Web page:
This article was originally published in English
This is the sixth trial in the Belgian capital related to the genocide of the Tutsi in Rwanda in 1994, in which hundreds of thousands of people died.
The trial began on Monday in Brussels against two former Rwandan officials accused of “war crimes” and “crimes of genocide” committed in 1994, during the Tutsi genocide in the country.
One of the two accused, former Rwandan military man and businessman Pierre Basabosé, 76, did not appear in court because he was hospitalized. He is accused of being one of the people who financed the Interahamwe – a paramilitary organization formed in 1994 by Hutu extremists – in Kigali, capital of Rwanda.
His lawyer, Jean Flamme, stated that Basabosé now suffers from dementia and should not participate in the trial, an argument that was rejected in court in June but on which the accused insists, having requested on Monday a new psychiatric evaluation of the former Rwandan official. Flamme represents Basabosé in court to allow the process to continue without him.
The other person to be charged on Monday is Séraphin Twahirwa, 65, a member of the former presidential family. Both Basabosé and Twahirwa reside in Belgium, and both have been accused of committing war crimes and genocide in Rwanda in 1994.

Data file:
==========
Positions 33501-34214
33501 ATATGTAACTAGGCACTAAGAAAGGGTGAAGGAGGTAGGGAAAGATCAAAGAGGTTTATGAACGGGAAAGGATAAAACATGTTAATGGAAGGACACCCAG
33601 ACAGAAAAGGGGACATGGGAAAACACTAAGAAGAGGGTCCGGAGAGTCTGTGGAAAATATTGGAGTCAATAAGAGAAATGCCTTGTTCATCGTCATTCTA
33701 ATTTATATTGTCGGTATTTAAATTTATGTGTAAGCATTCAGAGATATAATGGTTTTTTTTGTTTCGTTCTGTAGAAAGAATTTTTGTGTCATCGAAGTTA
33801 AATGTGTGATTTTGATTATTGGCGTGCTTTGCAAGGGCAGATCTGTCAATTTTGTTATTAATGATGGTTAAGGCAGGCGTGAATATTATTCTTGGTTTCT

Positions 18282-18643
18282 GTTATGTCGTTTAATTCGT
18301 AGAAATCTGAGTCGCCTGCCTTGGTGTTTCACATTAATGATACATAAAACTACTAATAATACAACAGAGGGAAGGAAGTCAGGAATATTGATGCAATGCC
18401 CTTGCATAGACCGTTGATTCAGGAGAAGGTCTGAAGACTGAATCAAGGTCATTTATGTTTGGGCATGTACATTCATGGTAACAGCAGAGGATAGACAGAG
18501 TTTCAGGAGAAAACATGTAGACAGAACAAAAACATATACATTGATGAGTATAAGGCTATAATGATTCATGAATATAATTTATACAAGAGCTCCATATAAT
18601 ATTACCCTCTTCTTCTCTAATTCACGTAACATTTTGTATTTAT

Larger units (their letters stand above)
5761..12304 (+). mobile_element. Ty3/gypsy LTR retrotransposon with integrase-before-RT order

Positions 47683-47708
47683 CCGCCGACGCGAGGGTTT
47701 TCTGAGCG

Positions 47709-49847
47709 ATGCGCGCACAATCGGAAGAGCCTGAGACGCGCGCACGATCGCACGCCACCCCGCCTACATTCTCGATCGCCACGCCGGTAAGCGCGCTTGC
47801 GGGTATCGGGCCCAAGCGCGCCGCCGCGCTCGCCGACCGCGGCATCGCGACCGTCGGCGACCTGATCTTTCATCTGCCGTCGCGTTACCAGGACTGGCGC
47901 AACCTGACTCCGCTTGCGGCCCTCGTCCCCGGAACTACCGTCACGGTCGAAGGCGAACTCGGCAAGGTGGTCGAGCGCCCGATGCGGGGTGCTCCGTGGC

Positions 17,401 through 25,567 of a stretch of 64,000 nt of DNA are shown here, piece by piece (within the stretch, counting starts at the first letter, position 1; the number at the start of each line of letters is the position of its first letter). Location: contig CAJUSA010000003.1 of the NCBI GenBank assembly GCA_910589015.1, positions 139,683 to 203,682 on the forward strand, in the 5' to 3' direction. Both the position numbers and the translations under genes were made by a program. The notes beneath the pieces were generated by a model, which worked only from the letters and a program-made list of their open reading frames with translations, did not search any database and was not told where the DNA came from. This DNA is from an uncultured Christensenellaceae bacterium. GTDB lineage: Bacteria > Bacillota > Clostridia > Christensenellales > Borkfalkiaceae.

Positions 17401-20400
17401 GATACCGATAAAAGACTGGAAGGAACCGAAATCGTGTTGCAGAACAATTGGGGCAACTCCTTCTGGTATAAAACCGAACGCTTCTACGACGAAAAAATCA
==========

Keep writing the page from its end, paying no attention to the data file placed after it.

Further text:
As the second largest shareholder of Radio-Television Libre des Mille Collines in 1993, a station known for its calls for ethnic hatred before and during the genocide, Basabosé is accused of spreading hate propaganda. He also allegedly distributed money and weapons to the Interahamwe and encouraged them to kill Tutsis.
Twahirwa is accused of having led an Interahamwe militia in Kigali, responsible for dozens of murders between April and July 1994. He is also accused of a dozen rapes committed against Tutsi women.
Both were arrested in Belgium in September 2020. If convicted, they face life in prison.
The hearing, the sixth of its kind to be held in Belgium, is expected to last at least two months.
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